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Gov. Whitmer Signs Legislation to Protect Michiganders on the Road
June 07, 2023
FOR IMMEDIATE RELEASE
June 7, 2023
Gov. Whitmer Signs Legislation to Protect Michiganders on the Road
LANSING, Mich– Today, Governor Gretchen Whitmer joined state officials and anti-distracted driving leaders to sign three bills aimed at reducing distracted driving and saving lives by ensuring that drivers have their full attention on the road with the use of hands-free technology.
“I’m proud to sign today’s legislation to reduce distracted driving in Michigan. Too many Michiganders have lost loved ones to distracted driving, and everyone should be safe on their way to school, home, or work,” said Governor Whitmer. “We developed our last Strategic Highway Safety Plan in 2019 and already we have seen a reduction in the number of fatalities caused by distracted driving. These bills are another step toward reducing that number even further. Our goal is to see zero traffic deaths by 2050 and I know that by working together we can get it done.”
“We are working to ensure Michigan roads are safe for everyone. This important new law updates the rules of the road to reflect today’s reality and to protect drivers and passengers, cyclists and pedestrians,” said Secretary of State Jocelyn Benson. “I’m grateful to Governor Whitmer and lawmakers on both sides of the aisle for taking this important step to reduce distracted driving and save lives on Michigan’s roads.”
The Governor’s Traffic Safety Advisory Commission (GTSAC) was formed by an executive order in 2002 to identify traffic safety challenges and champion strategies to address them. The GTSAC develops regular Strategic Highway Safety Plans to eliminate fatalities and serious injuries on our roadways. The Commission developed the last plan in 2019with a focus on distracted driving and by working together, Michigan’s traffic safety partners have been able to reduce distracted driver fatalities by six percent and reduce fatalities involving drivers under 21 by eight percent.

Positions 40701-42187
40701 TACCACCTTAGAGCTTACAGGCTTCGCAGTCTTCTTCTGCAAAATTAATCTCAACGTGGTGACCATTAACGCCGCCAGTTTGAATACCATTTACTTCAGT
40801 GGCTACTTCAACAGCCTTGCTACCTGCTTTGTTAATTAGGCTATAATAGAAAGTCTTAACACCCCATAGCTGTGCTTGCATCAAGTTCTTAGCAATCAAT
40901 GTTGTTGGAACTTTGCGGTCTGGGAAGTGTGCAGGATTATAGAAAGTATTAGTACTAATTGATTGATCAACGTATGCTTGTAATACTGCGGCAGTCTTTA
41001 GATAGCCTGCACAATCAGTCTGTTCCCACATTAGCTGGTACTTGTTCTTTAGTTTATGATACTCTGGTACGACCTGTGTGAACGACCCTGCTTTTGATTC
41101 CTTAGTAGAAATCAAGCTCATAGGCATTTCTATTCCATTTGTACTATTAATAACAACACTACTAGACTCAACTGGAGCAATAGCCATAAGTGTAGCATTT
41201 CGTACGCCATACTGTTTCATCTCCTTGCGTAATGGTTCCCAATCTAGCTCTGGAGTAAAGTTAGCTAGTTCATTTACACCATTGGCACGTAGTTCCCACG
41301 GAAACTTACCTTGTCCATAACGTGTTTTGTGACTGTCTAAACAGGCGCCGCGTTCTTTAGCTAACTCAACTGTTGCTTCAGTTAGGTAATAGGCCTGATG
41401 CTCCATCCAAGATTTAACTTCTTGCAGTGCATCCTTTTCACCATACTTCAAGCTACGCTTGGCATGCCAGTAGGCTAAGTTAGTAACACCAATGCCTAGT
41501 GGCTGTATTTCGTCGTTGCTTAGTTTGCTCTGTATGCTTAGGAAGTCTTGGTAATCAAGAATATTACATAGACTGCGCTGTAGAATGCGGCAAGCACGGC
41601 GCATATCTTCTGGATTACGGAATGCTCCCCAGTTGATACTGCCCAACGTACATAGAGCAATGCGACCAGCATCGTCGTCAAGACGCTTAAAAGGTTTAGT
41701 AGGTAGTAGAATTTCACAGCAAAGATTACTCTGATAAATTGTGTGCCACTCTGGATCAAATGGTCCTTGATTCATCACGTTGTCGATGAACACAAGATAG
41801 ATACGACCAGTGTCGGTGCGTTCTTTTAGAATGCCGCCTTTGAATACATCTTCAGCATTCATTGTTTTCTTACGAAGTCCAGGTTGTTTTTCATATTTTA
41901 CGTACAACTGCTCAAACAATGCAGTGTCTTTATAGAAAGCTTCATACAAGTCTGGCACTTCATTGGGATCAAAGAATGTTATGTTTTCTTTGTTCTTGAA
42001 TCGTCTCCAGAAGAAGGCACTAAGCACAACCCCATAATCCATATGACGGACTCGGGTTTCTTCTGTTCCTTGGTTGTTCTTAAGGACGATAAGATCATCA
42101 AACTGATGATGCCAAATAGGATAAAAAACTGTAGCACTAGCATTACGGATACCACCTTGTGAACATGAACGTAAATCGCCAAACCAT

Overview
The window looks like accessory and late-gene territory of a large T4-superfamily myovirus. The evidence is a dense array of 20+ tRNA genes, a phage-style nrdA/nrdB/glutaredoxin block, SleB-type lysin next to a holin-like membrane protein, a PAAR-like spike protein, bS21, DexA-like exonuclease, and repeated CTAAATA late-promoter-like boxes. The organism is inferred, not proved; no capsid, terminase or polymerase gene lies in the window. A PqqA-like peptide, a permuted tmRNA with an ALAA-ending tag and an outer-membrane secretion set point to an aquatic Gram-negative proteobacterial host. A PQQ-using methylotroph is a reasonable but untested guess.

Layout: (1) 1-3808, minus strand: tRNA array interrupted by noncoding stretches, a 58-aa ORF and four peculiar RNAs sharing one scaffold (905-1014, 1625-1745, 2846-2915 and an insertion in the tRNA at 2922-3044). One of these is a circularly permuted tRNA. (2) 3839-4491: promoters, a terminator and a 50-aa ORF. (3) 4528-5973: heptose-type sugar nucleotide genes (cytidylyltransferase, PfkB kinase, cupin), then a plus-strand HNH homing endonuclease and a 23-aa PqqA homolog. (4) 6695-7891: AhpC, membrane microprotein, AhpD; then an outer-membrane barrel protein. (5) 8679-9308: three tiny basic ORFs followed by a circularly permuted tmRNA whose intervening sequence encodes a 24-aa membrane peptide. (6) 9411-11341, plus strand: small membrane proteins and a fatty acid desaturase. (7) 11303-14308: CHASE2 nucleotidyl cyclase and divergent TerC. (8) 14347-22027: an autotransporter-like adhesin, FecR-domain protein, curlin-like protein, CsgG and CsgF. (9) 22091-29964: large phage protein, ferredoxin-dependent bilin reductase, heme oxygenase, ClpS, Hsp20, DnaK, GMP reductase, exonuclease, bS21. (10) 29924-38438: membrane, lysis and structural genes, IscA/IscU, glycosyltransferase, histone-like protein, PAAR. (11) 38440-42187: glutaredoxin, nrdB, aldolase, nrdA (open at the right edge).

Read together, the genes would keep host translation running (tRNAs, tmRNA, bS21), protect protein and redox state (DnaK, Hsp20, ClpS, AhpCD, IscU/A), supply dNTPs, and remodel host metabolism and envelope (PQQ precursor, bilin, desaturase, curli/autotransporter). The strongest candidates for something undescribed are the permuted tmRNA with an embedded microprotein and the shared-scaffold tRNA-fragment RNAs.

Governor Whitmer signed House Bills 4250, 4251, and 4252 which were sponsored by state Representatives Matt Koleszar, Tyrone Carter, and Mike Mueller. In the Senate, state Senator Paul Wojno sponsored companion Senate Bills 239 and 240 and state Senator Kevin Hertel sponsored Senate Bill 241.
House Bill 4250 updates Michigan's distracted driving laws, which currently includes texting and driving, to also include watching or recording videos and engaging in social media, among other usages. The new law would allow drivers to take advantage of new voice-operated or hands-free technology if they need to use cell phone functions. The bill also allows a court to order drivers to complete a basic driver improvement course if they are found responsible for three or more civil infractions within a three-year period and updates fines for infractions.
“Passing this bi-partisan legislation will have a positive impact on helping make our roadways safer for all users by reducing distractions while driving,” said state Senator Paul Wojno (D-Warren). “Staying focused and not driving while distracted will help reduce accidents and save lives.”
"Dangerous incidents tied to distracted driving have continued to increase and it is clear that our state’s motor vehicle laws are in desperate need of modernization. The signing of these bills into law marks the end of five years' worth of bipartisan work,” said House Bill 4250 sponsor state Representative Matt Koleszar (D-Plymouth). “This legislation is designed to make our roads safer for every driver and passenger in Michigan and provide law enforcement with the tools they need to crack down on this dangerous behavior."
House Bill 4251 provides accountability for drivers who put themselves and others in danger by making related changes regarding commercial vehicles, driving record points, and driver improvement courses.